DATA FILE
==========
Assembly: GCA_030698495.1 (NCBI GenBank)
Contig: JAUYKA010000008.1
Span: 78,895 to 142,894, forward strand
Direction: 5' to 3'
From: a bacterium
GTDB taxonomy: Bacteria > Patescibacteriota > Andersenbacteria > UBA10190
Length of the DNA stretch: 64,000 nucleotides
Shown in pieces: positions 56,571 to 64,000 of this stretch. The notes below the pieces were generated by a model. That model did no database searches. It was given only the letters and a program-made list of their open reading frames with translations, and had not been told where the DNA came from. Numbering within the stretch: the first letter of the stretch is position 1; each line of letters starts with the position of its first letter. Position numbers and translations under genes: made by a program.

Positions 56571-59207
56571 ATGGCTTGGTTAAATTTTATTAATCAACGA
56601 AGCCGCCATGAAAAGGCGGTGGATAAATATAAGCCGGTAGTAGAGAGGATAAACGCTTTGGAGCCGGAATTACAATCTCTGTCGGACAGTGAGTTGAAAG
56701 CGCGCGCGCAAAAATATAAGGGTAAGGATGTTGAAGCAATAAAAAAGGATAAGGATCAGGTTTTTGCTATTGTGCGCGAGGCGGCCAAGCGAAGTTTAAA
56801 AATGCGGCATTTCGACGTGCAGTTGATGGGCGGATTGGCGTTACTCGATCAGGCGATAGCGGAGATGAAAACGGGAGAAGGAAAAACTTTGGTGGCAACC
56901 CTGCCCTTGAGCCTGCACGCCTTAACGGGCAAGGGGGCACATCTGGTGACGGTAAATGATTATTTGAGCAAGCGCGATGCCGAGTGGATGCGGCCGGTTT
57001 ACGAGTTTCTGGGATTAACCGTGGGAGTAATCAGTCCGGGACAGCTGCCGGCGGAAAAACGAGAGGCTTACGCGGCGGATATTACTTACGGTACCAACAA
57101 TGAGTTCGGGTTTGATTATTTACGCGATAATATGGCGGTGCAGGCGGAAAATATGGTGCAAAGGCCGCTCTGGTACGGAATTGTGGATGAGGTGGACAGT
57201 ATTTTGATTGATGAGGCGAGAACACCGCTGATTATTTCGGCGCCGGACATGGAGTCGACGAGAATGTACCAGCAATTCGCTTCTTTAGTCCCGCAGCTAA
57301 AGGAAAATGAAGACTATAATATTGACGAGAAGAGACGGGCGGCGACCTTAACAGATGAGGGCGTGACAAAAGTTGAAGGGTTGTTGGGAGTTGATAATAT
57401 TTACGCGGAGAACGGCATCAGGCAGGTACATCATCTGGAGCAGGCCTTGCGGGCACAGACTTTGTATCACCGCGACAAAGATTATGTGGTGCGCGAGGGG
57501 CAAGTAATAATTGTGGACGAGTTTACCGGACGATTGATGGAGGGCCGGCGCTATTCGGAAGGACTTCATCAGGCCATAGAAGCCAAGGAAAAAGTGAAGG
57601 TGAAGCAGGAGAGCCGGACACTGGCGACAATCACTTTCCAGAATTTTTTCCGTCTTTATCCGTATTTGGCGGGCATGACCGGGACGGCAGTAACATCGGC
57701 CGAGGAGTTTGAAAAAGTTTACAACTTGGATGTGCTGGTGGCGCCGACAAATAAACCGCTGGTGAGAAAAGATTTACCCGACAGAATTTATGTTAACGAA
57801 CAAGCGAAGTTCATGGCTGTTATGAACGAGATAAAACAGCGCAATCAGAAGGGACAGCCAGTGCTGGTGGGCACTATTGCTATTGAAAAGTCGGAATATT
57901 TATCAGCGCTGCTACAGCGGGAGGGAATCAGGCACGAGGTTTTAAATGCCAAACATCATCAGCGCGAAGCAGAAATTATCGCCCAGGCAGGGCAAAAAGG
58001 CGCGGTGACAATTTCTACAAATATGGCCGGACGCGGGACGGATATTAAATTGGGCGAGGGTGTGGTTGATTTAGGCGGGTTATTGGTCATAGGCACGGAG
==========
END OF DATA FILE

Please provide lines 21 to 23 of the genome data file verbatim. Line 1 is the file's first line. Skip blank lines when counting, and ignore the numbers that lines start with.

57601 TGAAGCAGGAGAGCCGGACACTGGCGACAATCACTTTCCAGAATTTTTTCCGTCTTTATCCGTATTTGGCGGGCATGACCGGGACGGCAGTAACATCGGC
57701 CGAGGAGTTTGAAAAAGTTTACAACTTGGATGTGCTGGTGGCGCCGACAAATAAACCGCTGGTGAGAAAAGATTTACCCGACAGAATTTATGTTAACGAA
57801 CAAGCGAAGTTCATGGCTGTTATGAACGAGATAAAACAGCGCAATCAGAAGGGACAGCCAGTGCTGGTGGGCACTATTGCTATTGAAAAGTCGGAATATT